Name of idea submitter and other team members who worked on this idea : NHLBI Staff

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1 net vote
14 up votes
13 down votes
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Goal 3: Advance Translational Research

Advancing translational research requires timely in-depth analysis of large datasets

1. NHLBI investments over the last decade in terms of genomic approaches have yielded many research findings. 2. Rapid analyses of early data identified the "low hanging" fruit (and perhaps some/many important results were missed); this limited the scope of translation (partly because of relatively limited discovery?) 3. Important data are being generated at much greater rate than the data are processed/analyzed thoughtfully. ...more »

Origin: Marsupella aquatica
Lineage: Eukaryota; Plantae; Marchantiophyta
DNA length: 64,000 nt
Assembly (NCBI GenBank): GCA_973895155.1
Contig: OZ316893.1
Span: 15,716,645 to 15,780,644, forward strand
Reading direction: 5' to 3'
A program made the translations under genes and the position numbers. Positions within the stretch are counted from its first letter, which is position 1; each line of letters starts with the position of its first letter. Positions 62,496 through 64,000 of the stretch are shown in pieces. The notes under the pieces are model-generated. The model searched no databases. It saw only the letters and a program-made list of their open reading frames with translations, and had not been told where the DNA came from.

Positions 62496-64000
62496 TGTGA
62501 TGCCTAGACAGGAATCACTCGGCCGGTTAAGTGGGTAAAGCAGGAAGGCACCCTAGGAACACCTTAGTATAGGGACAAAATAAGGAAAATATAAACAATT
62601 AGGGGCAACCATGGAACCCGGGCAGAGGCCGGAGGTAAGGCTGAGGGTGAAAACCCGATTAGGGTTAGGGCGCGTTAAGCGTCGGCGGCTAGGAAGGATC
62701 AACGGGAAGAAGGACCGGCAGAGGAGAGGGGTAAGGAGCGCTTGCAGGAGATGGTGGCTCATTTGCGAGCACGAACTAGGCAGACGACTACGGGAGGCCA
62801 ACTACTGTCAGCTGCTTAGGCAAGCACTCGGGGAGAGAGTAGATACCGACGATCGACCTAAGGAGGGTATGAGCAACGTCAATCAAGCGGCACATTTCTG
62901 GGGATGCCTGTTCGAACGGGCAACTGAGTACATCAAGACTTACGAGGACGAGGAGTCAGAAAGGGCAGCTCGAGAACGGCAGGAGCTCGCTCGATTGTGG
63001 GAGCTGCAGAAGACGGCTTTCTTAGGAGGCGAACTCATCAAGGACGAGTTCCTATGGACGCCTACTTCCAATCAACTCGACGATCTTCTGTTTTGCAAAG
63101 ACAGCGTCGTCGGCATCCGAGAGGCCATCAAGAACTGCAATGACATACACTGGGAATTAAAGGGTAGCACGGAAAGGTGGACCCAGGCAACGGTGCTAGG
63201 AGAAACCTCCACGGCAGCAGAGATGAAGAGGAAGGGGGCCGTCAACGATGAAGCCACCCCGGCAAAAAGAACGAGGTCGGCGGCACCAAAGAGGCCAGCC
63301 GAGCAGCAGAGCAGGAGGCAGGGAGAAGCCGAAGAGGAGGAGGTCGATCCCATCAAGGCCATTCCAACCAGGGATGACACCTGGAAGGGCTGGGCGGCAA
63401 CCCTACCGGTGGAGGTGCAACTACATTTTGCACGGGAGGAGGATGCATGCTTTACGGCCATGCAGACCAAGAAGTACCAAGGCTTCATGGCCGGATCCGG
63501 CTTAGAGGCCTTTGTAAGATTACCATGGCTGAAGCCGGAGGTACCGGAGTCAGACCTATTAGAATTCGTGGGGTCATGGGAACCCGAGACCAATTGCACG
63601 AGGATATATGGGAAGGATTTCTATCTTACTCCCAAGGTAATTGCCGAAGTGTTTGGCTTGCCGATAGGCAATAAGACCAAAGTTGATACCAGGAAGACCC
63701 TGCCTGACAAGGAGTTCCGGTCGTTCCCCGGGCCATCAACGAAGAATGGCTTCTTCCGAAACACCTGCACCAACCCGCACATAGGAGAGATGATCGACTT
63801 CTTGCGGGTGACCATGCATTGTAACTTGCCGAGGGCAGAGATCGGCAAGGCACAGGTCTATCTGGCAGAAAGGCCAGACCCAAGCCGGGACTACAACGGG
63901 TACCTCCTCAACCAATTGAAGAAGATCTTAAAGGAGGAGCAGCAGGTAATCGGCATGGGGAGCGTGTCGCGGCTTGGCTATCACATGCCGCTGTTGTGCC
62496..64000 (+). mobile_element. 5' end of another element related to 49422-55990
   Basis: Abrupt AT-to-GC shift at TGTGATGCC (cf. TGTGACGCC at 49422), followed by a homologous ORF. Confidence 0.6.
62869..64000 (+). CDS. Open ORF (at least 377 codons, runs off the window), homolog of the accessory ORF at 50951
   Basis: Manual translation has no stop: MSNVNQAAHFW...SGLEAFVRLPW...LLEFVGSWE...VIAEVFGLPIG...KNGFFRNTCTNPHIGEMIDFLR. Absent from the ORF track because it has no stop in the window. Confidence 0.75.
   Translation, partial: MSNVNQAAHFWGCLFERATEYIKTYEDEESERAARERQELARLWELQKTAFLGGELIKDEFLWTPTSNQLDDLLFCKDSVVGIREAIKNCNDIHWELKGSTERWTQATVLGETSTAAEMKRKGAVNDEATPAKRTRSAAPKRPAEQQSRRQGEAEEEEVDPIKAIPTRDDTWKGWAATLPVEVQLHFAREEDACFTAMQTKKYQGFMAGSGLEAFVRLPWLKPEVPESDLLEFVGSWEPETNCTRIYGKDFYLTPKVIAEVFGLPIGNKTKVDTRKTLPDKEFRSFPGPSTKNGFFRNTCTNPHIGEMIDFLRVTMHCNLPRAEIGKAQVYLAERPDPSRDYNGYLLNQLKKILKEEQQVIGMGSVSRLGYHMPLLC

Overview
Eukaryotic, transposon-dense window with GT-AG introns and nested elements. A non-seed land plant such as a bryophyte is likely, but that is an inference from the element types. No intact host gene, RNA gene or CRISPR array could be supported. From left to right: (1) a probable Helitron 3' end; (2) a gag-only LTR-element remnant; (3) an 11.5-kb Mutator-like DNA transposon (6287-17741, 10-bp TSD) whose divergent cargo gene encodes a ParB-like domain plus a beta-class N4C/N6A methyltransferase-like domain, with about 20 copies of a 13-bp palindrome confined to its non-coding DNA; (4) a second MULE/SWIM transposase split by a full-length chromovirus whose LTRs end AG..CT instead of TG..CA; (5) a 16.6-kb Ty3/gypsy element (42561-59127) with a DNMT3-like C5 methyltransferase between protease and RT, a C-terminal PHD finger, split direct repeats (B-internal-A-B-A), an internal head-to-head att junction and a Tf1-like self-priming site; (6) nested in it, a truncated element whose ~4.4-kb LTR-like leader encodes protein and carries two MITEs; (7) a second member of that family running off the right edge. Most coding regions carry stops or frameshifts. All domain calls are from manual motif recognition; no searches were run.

Submitted by (@rao000)

Is this idea a Compelling Question (CQ) or Critical Challenge (CC)? : Critical Challenge (CC)

Details on the impact of addressing this CQ or CC :

If we invest in a few multi-disciplinary data analysis centers (integrating biology with statistical genetics) involving active NHLBI participation (cooperative agreements), the massive amounts of data generated at huge cost could be analyzed more thoughtfully if time and resources are made available. This way, we may be able to identify many more research findings of much greater potential for translation.

Feasibility and challenges of addressing this CQ or CC :

It is feasible to pursue this challenge through cooperative agreements whereby NHLBI scientists can actively participate and ensure that strategic investing is following strategic paths for deep discovery.

Name of idea submitter and other team members who worked on this idea : DC Rao

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1 net vote
11 up votes
10 down votes